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Students put job skills knowledge to test
Hughson High takes small schools top honor
Rocky Fisher
Rocky Fisher measures parts of a small engine as Central Valley High School teacher and event judge Tony Traini watches. - photo by JEFF BENZIGER/Courier photo

Approximately 750 high school students from throughout Stanislaus County journeyed to the Stanislaus County Fairgrounds on Thursday to compete in 21 events at the 31st annual Stanislaus County Occupational Olympics and Career Exposition.

Hughson High School took the Small School Overall Award while Oakdale High School claimed the Large School Overall Award.

In addition to the competitive events, 50 business/industry representatives exhibited and spoke to students during the Career Expo.

Ceres High School students competed in a number of events with 22 law enforcement students either competing or providing security on the fairgrounds. Involved with the testing of competitors were members from the District Attorney's office and Sheriff's Department.

There are only three high schools in the county with law enforcement programs. Ceres High teacher Randy Cerny reported his program has great numbers and draws students from Ceres, Central Valley and Hughson high schools.

Cerny said about 200 of his former students have entered law enforcement since he started teaching the program in 1992. At least one is a judge. One of them, Chris Perry, is a Ceres Police Department lieutenant.

"They're all over the country, local, state and federal," said Cerny. "Not just police departments but also probation officers, custodial officers, 9-1-1 dispatchers, they're all over the place."

About 11 officers in Ceres Police Department learned under Cerny.

Students were rated on knowledge of their field of interest, ability to perform tasks using appropriate tools, and employability skills. Representatives from local business and industry judged students in competitive events including, agricultural engineering, automotive technology, criminal justice, fashion design, firefighter candidate, job seeking skills, marketing mathematics, robotics, retail selling, and welding.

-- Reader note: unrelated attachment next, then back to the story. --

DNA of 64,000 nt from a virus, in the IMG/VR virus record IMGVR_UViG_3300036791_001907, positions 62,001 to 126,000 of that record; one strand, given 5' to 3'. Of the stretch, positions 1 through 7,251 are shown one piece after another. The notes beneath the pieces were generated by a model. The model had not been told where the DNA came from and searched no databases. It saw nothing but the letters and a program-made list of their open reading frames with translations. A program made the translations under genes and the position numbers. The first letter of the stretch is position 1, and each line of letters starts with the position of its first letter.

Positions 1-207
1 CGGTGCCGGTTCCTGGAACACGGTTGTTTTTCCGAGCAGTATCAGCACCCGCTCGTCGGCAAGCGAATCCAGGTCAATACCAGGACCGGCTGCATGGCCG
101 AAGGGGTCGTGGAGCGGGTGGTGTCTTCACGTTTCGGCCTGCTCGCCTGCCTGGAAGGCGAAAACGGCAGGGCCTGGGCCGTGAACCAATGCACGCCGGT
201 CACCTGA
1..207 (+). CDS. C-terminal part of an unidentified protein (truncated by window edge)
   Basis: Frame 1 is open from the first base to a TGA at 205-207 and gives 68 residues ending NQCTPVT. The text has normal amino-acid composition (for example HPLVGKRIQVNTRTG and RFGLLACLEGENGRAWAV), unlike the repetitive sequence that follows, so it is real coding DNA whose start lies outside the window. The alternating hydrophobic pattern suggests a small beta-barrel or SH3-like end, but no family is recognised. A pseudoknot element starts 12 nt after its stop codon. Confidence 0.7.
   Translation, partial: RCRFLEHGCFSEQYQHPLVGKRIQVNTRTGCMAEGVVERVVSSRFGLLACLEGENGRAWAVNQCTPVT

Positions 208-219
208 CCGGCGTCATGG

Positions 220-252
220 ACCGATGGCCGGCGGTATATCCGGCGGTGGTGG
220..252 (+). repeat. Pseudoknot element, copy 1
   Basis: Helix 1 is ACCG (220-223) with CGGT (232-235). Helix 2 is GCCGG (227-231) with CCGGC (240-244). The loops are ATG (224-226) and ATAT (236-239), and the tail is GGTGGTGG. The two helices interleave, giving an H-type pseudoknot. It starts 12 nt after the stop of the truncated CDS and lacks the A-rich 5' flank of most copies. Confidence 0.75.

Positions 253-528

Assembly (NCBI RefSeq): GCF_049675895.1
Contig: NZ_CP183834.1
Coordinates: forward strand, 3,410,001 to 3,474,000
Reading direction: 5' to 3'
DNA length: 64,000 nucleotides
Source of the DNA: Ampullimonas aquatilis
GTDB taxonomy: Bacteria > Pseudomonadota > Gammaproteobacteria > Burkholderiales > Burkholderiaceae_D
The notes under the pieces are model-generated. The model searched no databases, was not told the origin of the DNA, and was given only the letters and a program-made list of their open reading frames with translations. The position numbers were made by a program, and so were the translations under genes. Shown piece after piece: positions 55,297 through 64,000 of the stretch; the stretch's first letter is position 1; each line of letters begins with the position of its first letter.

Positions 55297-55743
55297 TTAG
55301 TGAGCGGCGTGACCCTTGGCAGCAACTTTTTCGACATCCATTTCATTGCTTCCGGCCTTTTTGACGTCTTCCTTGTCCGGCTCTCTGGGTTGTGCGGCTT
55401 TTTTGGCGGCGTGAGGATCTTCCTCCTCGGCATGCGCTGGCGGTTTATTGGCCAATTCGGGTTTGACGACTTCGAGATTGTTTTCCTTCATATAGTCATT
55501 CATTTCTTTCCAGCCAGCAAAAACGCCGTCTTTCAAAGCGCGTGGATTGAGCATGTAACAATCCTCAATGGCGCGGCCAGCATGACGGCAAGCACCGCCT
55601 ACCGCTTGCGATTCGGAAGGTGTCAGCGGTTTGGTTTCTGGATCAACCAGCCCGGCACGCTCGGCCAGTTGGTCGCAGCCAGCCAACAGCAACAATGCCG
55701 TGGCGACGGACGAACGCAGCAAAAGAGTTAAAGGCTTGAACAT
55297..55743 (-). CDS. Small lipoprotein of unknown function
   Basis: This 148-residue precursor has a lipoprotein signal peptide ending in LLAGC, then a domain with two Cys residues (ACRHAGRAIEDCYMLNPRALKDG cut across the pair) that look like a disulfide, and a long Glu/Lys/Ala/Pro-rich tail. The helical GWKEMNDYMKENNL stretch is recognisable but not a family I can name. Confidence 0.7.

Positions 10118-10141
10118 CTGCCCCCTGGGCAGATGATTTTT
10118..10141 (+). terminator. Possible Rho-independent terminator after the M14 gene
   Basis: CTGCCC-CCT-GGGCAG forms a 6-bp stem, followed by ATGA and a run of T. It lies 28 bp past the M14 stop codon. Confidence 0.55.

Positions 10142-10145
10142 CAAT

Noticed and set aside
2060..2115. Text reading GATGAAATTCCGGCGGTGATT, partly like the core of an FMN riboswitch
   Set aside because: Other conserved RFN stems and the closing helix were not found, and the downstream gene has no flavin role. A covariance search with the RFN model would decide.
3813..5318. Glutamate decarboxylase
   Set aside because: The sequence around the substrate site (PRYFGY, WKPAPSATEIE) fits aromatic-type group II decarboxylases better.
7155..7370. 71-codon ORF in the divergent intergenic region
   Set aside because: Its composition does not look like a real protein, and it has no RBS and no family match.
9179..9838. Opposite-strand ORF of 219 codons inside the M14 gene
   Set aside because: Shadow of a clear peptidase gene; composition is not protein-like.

Plaques were awarded to the top three participants in each event, and the top eight finalists received ribbons.

Central Valley High FFA adviser and ag teacher Brian Mortensen helped oversee the floriculture competition. Floriculture students competed against one another to correctly identify 25 house plant varieties, 25 cut flowers and 25 tools of the trade. They also had to evaluate arrangements in order of marketability, from best to worst; as well as judge the quality of house plant and potted plants. The end of the competition included corsage making using flowers, wire, tape and hot glue - in 30 minutes or less.

Criminal justice program students played the role of an officer to investigate a mythical crime. After interviewing the "victim," competitors questioned two witnesses, taking down suspect and vehicle information, writing a written narrative of their findings and presenting their findings with two actual prosecutors from the Stanislaus County District Attorney's Office. Deputy district attorneys then quizzed the students about their findings to determine if a warrant can be filed. Both critiqued students on their thoroughness and accuracy, ability to clearly and concisely synopsize an incident; check for sufficient details; and judged overall appearance, confidence and presence.

Below is a compilation of the first- through third-place winners by event:

Agricultural Equipment Technology - first place, Nick Ruff (Hughson); second place, Blake Henson (Hughson);

Criminal Justice - third place, Adrian Garcia of Ceres High School;

General Marketing - first place, Shania DeJarnett (Hughson High);

Job Seeking Skills - first place, Mark Borges (Hughson); and third place, Michelle Borges (Hughson).

Portfolio Review - first place, Mark Borges (Hughson).